Latest News 26-06-2024 21:01 10 Views

Trump allies rush to target Jack Smith in House DOJ spending bill

House GOP negotiators stopped short of targeting funds for Special Counsel Jack Smith in next year’s Justice Department spending bill, but former President Trump’s allies are already making plans to force it into the final text.

At least three House Republicans are aiming to introduce amendments to the Commerce-Justice-Science (CJS) appropriations bill that would target the prosecutions against Trump in some way, Fox News Digital has learned.

Rep. Andrew Clyde, R-Ga., a member of the House Appropriations Committee, said he was disappointed that his policy targeting Trump’s prosecutions was not included in the base text but that he would be offering it as an amendment later in the legislative process.

'When we have our full House Appropriations Committee markup for CJS next month, I will file my amendment to prohibit taxpayer dollars from funding the prosecution of a presidential candidate before the 2024 election. This measure would impact Fani Willis, Alvin Bragg, and Jack Smith, as they all receive federal funds,' Clyde said.

A source close to Rep. Marjorie Taylor Greene, R-Ga., one of Trump’s most vocal House allies, told Fox News Digital she intends to file an amendment similar to a measure she previously introduced targeting the funding of special counsels.

Greene said Tuesday evening that it was a 'failure' for the House GOP to not defund Smith in the legislation's base text.

Trump ally Rep. Andy Ogles, R-Tenn., also plans to introduce an amendment stripping Smith's funding, his office told Fox News Digital.

The CJS appropriations bill released Tuesday cuts the Justice Department's funding by nearly $1 billion.

It also includes cuts to the FBI's budget by roughly 3.5% and blocks the construction of a new bureau headquarters in Maryland.

House Judiciary Chairman Jim Jordan, R-Ohio, also signaled that he would push for cuts to the Trump investigations in Georgia and New York in the CJS bill. 

Earlier this month, Jordan sent a letter to House Appropriations Chairman Tom Cole, R-Okla., recommending that the spending bill 'include language to eliminate federal funding for state prosecutors or state attorneys general involved in lawfare and to zero out federal funding for federal prosecutors engaged in such abuse.'

A spokeswoman for Speaker Mike Johnson, R-La., told Fox News Digital when asked about the amendment push, 'The Committee is working to methodically mark up appropriations bills and work through its process. The Speaker looks forward to seeing what comes out of Committee and continuing to move bills through a full floor process.'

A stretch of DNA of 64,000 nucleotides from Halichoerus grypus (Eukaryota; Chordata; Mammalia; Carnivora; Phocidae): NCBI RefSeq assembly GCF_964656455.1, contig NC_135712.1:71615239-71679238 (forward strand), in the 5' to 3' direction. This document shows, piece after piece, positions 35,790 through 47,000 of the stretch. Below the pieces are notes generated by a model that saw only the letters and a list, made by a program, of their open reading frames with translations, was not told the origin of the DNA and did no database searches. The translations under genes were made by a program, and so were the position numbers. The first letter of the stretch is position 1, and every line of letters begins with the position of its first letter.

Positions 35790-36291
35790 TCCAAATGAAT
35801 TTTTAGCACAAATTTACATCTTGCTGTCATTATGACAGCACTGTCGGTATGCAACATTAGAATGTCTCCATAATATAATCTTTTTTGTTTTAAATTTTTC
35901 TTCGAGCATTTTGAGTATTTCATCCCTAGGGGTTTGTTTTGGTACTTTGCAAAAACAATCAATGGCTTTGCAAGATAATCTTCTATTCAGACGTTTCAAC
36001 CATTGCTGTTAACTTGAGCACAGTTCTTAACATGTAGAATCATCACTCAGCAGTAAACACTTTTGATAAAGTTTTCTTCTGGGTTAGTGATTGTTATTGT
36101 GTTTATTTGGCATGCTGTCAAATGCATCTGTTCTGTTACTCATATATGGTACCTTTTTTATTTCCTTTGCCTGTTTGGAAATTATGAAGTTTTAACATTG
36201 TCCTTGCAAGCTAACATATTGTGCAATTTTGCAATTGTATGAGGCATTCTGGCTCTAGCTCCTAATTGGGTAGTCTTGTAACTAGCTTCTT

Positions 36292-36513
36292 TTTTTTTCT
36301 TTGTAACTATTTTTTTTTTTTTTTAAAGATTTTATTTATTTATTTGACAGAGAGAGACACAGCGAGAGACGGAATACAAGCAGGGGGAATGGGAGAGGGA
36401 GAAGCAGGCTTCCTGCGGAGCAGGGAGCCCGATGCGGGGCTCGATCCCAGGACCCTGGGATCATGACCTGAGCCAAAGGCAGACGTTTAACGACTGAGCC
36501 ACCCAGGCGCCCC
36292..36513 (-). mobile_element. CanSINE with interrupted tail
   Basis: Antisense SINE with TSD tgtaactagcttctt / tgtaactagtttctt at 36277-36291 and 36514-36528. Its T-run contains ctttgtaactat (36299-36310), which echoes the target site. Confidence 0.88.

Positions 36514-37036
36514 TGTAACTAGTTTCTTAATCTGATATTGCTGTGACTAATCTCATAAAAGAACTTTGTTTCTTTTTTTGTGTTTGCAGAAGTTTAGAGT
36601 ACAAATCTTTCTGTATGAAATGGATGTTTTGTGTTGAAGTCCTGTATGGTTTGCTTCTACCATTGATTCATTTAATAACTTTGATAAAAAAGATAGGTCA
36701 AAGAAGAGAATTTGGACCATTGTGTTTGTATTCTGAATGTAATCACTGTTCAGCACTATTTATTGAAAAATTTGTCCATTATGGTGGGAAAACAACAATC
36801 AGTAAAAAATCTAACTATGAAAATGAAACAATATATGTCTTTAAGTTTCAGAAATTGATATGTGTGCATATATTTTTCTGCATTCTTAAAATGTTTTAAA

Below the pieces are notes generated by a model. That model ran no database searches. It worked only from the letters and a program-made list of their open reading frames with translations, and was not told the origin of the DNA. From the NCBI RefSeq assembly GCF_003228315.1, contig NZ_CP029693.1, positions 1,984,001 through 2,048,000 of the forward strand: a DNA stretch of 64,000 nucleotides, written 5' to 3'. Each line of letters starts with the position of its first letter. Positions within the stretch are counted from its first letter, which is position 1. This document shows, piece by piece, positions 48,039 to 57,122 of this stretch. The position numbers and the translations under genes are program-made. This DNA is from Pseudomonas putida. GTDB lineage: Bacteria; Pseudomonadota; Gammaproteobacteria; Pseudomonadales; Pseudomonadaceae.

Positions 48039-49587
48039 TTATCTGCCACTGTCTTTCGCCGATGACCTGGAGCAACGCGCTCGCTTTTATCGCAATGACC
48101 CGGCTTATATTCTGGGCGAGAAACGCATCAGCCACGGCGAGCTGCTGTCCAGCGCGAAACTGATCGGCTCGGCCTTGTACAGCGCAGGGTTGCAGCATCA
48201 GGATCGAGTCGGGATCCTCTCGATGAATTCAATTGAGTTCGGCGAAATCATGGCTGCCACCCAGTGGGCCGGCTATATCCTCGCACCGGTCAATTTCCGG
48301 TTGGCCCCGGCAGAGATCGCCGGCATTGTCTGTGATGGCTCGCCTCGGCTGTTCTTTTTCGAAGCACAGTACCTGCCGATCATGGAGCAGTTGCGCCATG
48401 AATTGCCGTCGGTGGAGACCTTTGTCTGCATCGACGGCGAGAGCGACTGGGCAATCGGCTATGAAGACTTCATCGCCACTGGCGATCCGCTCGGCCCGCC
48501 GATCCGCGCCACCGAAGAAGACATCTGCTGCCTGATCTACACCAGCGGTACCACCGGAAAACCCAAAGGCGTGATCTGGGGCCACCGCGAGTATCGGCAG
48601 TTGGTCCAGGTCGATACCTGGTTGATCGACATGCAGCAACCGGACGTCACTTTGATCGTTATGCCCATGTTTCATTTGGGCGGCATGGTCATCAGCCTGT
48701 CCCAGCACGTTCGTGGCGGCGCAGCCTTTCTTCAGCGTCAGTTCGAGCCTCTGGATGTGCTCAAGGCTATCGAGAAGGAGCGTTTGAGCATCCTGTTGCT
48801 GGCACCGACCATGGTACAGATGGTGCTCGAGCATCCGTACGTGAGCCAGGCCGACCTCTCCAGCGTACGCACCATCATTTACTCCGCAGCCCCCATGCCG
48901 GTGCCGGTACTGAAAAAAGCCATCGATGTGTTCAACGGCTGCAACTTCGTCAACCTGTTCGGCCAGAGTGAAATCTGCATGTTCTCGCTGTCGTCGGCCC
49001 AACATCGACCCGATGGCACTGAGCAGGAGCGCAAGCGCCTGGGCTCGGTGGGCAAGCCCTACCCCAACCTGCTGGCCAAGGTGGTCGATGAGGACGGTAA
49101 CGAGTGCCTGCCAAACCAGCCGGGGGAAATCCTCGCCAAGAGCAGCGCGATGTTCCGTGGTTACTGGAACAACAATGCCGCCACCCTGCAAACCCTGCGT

Johnson said the House needed a more permanent solution for accountability when asked by CNN on Tuesday night about the lack of measures targeting Smith.

'We've got to bring accountability because that's the role of Congress under the Constitution. The question is, what's the best and most effective way to do that? So there's a lot of thoughtful discussion and debate. The underlying bill doesn't have the provision in, but there may be amendments,' he said. 'We have to look at what is actually a lawmaking exercise and not just a messaging exercise, because the times are too important.'

He told Politico last month that the House would not seek to eliminate Smith's job in this appropriations process. 

He said, 'There is a necessity for a function like that, because sometimes the Department of Justice — which is an executive branch agency — can’t necessarily, without a conflict of interest, investigate or prosecute the president who’s their boss, or the president’s family.'

But a week later, he told reporters that Congress could target special counsel funding. Outside the Manhattan courthouse where Trump's criminal proceeding was taking place, Johnson said, 'How does Congress correct that error and ensure that a special counsel is not abusing their authority? You know, we have oversight, of course, we also have the power of the purse.'

The CJS appropriations bill is being weighed by a panel on the House Appropriations Committee on Wednesday and is expected to see a chamber-wide vote sometime next month.

But even if the amendments targeting Trump's prosecutions make it into the bill, it's unlikely to be considered by the Democrat-controlled Senate, which is working on its own version of the fiscal year 2025 appropriations bills.

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